It’s not a topic we’ve spoken about or covered in the past here at, but your family, your heritage, and your culture can have a lot to do with how heart health you are, and how heart healthy you wish to become. We know that stress influences blood pressure. We have also learned that pollution and whether you live in the heart of a busy city or the country influences your heart health. But now we’re learning that your culture can dramatically impact whether you have high blood pressure and will be able to overcome that high blood pressure…


Study: Cultural food, family values may be key to heart health in Filipino Americans

urns out for a healthy heart, all Filipino-Americans need is good food and family – that’s according to a recent study released by researchers at the University of Hawaii at Manoa.

The study, entitled “Strategies to Increase Filipino American Participation in Cardiovascular Health Promotion,” found that incorporating values such as family relationships and traditional foods are an effective way to increase heart health in Filipino individuals.

Cardiovascular disease is the leading cause of death among Filipino-American males and is the second leading cause for Filipino-American females, according to the study.

Filipino-Americans are also prone to hypertension and other common side-effects of chronic heart conditions such as obesity, physical inactivity and high alcohol consumption.

The study found that in past research on Filipino health, utilizing intervention that included the entire family, instead of just one person with a cardiovascular disease, was a much more effective method among Filipino groups. Researchers say this is due to the fact that the family unit is a powerful force in Filipino culture.

“In some interventions, healthcare workers offered suggestions for small changes that could be made in serving traditional Filipino foods, such as grilling fish rather than frying it,” said Professor Kathryn L. Braun, director of the UH Office of Public Health, in a statement.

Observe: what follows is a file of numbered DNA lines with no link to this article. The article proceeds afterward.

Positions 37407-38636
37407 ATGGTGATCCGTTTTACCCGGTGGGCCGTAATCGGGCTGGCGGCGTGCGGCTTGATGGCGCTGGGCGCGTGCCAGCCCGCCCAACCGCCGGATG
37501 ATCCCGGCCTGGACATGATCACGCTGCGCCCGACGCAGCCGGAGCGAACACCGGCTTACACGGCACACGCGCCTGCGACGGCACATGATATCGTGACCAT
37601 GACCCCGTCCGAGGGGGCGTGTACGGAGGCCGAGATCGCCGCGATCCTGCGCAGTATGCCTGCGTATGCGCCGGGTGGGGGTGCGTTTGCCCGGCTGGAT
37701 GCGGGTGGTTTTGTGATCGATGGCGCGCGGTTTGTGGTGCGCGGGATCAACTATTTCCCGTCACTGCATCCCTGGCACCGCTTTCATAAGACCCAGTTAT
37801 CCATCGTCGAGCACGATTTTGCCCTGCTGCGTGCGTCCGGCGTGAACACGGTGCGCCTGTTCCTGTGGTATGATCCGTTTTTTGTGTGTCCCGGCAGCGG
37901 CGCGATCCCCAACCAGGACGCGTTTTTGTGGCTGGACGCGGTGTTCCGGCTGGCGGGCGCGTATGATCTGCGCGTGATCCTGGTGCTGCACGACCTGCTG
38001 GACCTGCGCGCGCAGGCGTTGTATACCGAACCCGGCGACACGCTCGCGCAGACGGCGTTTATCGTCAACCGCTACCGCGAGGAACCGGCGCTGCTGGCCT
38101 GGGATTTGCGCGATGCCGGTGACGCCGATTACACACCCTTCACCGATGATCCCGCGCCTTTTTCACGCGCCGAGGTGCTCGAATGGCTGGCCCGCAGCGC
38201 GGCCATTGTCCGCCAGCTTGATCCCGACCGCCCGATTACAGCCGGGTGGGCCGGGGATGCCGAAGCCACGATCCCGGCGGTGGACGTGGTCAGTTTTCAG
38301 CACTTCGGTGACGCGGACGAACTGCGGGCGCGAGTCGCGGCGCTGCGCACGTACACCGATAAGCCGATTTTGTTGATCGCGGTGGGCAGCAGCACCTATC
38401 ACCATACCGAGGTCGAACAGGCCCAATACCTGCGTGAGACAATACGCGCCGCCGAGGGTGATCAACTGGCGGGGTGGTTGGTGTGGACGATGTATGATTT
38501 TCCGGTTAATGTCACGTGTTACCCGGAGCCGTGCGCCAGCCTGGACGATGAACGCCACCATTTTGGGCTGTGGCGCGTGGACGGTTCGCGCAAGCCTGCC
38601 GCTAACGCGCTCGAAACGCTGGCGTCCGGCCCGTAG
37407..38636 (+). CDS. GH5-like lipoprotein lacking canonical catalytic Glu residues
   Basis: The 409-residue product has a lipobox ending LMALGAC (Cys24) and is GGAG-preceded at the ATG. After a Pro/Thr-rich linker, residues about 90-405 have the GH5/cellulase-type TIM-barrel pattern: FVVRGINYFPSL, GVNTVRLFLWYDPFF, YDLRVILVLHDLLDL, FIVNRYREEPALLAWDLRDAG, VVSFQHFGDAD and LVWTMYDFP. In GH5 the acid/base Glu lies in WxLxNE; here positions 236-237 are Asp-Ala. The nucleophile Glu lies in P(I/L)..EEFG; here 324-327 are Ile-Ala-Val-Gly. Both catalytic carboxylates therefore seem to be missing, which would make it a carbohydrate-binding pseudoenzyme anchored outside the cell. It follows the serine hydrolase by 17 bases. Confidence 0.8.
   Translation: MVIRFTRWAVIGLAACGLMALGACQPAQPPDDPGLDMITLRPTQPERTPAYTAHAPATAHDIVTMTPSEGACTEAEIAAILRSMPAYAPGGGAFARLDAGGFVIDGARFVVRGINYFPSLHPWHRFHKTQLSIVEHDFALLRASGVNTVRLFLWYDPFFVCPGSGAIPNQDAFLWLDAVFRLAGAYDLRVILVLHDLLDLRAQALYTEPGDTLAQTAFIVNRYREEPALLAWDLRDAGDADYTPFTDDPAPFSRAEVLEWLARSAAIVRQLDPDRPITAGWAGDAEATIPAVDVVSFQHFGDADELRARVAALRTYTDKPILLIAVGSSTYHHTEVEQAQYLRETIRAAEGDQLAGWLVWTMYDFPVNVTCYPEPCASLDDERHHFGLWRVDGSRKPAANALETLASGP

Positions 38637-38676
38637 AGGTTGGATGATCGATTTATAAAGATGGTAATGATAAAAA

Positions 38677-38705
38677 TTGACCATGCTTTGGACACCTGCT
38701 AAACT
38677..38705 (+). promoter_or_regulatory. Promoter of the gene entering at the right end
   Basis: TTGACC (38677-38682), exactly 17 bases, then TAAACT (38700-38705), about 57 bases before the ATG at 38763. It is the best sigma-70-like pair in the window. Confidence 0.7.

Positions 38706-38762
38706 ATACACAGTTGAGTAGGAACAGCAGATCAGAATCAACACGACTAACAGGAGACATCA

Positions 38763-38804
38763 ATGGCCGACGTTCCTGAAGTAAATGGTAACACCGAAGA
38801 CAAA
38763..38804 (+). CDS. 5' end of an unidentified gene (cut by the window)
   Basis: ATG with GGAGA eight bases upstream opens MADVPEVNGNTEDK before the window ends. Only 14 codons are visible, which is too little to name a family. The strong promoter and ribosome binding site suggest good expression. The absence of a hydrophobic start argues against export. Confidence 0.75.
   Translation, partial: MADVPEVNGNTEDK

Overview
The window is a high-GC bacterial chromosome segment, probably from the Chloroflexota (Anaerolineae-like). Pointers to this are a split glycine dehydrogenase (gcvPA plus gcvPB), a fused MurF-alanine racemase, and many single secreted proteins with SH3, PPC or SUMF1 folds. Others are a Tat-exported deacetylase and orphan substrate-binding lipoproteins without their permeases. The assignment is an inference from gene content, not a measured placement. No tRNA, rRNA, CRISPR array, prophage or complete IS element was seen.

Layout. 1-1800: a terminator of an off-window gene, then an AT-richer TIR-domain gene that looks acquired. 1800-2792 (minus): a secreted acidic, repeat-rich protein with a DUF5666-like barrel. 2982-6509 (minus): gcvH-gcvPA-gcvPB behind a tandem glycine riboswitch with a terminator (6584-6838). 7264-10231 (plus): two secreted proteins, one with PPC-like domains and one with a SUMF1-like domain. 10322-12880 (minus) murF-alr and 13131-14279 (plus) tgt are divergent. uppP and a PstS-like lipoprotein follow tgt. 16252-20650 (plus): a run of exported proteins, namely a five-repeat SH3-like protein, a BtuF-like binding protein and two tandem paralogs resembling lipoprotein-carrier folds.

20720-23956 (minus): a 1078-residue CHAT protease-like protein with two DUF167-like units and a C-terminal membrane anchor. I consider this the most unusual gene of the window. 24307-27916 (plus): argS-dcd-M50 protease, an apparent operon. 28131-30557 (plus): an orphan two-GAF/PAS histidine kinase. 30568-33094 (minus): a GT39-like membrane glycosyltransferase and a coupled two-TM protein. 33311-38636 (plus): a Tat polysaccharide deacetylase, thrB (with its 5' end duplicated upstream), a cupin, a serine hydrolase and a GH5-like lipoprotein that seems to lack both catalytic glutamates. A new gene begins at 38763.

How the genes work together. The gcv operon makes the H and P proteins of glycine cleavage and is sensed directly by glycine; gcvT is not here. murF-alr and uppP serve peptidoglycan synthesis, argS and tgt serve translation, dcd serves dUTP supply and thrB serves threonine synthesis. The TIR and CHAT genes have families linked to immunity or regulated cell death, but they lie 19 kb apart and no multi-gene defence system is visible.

Researchers also believe that utilizing dancing as a form of physical activity could also be useful in getting Filipino-Americans up and moving, rather than traditional forms of exercise — like jumping rope at the gym.

“Our research is part of a growing body of evidence that shows that public health efforts that are tailored to reach people of certain cultures are effective in lowering the rates of chronic diseases,” said Jermy Leigh-Domingo, a recent graduate of UH Manoa’s school of public health, in a statement.

Harvard Medical School also states…

Rates of high blood pressure, diabetes, and heart disease vary among people of different backgrounds.

Adults living in the United States are more likely to die from heart disease than any other cause, regardless of their racial or ethnic heritage. But certain minority groups face a greater risk than others. These differences appear to stem from an increased prevalence of high blood pressure, diabetes, and obesity seen in some populations compared with white Americans.

Still, teasing out the reasons isn’t easy. Genetic differences do exist. But diversity within different racial and ethnic groups means that genetic traits common to some groups can’t be generalized to an entire race.

Many intertwined factors likely contribute to the higher heart disease rates seen among some groups. Their lower average incomes affect where they live, which in turn affects their access to healthy food, safe places to exercise, and quality health care. In other words, “your ZIP code is more important than your genetic code,” says Dr. Eldrin Lewis, a cardiologist at Harvard-affiliated Brigham and Women’s Hospital.

If your struggling with high blood pressure and heart disease, give Cardio Juvenate Plus a try!